is expected to roll
out a service pack for Windows XP early next week that is chock full of security-related goodies for Windows customers. But customers running Windows 2000 are not expected to see a similar package.
reported, the software giant will unveil a security makeover to XP’s embedded Internet Connection Firewall (IFC) to thwart hacking attempts and provide new tweaks in order to block e-mail borne viruses.
But the service pack is arriving at a time when 70 percent of
U.S. enterprises have not yet migrated to the XP platform, which is a major concern, according to Gartner analyst John Pescatore.
“The majority of enterprise desktops are running Windows 2000 desktops. Only 30 percent of corporate clients are running XP but Microsoft hasn’t said what they’ll do about improving security for Windows 2000. We’re urging them to give out security updates
for Windows 2000,” Pescatore said in an interview with internetnews.com.
Pescatore said he expects more customers to upgrade from their Windows 2000 platforms after Microsoft ends its support for Windows 2000, which is slated for late in 2004, and after the coming XP service ships (in the second quarter next year).
But even then, he expects about half of all
enterprises in the U.S. will still be running Windows 2000.
“We’ve asked Microsoft for quite some time now if the same improvements will be available for Windows 2000 but no one is saying. The XP
improvements are necessary for the consumer market but, in the enterprise,
similar improvements are needed for Windows 2000,” Pescatore
A spokesman for Microsoft confirmed there won’t be a major security
overhaul available for Windows 9x and 2000 customers. “We recommend those customers employ a third party firewall and anti-virus software,” the spokesman said.
He said the Windows 2000 Service Pack 4 (SP4) was available to provide the security updates
to the Windows 2000 operating systems, nothing that Windows 2000 SP4
contained a collection of
fixes dealing with security, application compatibility, operating system
Gartner’s Pescatore described the coming Windows XP SP2 beta as a “very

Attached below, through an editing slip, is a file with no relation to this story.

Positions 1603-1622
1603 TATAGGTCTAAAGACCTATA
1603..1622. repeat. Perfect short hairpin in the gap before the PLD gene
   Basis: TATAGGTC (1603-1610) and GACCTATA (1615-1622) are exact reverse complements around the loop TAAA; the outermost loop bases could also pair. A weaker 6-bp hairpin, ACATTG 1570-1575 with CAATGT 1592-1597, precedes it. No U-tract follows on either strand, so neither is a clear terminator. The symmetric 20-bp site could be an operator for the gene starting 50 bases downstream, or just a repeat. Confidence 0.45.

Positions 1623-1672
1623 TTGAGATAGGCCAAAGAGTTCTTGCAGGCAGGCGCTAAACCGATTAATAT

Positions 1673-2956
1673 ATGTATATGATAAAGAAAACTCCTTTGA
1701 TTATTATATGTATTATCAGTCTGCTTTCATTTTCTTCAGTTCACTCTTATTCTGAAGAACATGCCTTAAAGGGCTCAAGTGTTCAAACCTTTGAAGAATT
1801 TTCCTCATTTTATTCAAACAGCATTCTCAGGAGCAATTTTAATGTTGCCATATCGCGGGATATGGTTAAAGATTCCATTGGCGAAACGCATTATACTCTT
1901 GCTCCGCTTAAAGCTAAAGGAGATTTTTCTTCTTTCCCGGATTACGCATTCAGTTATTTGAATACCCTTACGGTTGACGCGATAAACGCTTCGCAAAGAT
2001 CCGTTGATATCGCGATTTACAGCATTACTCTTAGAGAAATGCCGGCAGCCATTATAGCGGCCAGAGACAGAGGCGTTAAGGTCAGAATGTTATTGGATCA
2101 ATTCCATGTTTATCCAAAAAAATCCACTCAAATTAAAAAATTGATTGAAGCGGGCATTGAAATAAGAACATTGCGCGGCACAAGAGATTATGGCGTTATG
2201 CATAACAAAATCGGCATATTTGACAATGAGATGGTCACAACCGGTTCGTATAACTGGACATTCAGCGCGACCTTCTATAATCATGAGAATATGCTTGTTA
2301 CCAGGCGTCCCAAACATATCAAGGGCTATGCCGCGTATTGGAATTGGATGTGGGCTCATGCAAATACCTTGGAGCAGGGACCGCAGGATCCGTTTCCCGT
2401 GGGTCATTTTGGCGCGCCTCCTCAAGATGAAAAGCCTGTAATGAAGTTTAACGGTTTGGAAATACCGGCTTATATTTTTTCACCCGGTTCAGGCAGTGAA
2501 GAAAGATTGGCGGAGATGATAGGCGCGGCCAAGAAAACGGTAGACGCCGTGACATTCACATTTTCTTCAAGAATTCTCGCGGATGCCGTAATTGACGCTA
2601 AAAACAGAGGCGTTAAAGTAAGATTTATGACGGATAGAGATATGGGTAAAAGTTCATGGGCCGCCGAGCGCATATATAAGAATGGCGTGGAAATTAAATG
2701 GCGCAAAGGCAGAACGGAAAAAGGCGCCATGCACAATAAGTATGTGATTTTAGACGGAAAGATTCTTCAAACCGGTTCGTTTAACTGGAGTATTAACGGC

necessary update” to deal with the growing scourge of hacker attacks,
virus distribution and spam e-mail.
Joe Wilcox, a Jupiter Research analyst who tracks Microsoft for the Microsoft Monitor
Weblog, has provided the most details of what’s expected in the XP service
pack, describing it as a major rollout that warrants extensive review by
businesses and developers.
“For example, the patch will introduce monitoring of browsing, e-mail and
instant messaging for
malicious attachments or code. This will be done through a new application programming interface
(API) called Attachment Execution Services,” he wrote on his blog. “The changes mean Outlook
Express will block certain
types of attachments, like executables, by default. Microsoft first
introduced this feature to
Outlook 2000 as part of an update and made it standard in subsequent
versions. Like Outlook 2003
and MSN, Outlook Express will block external content, such as clear gifs
(a.k.a. Web beacons),” Jupiter’s Wilcox said. (Jupiter Research and this publication are owned by the same parent company.)
Additionally, Microsoft’s flagship Internet Explorer browser has been
tweaked to add a series of warnings whenever a user tries to download
executable files from the Web. “Service Pack 2 will place more limitations
on scripts running from Websites or remote servers,” Wilcox noted.
The XP update is also expected to disable unnecessary services that
open ports to potential hacks by worms or spam.
“Perhaps the most
significant will be Remote Procedure Call, which was a vehicle for
spreading Blaster. Service Pack 2 will disable RPC operation in what
Microsoft calls the Internet Zone but not necessarily the Intranet Zone,”
Wilcox said, explain that the update would increase the demarcation
between the two zones.
Microsoft also plans to protect against the ubiquitous buffer
overflows, the most common software security flaw. New compiler
technology will be added to XP to detect buffer overruns and stop
malicious code from running on the computer. Wilcox said Microsoft also
plans to better protect buffer overruns in heap memory, noting that this
protection would only work with some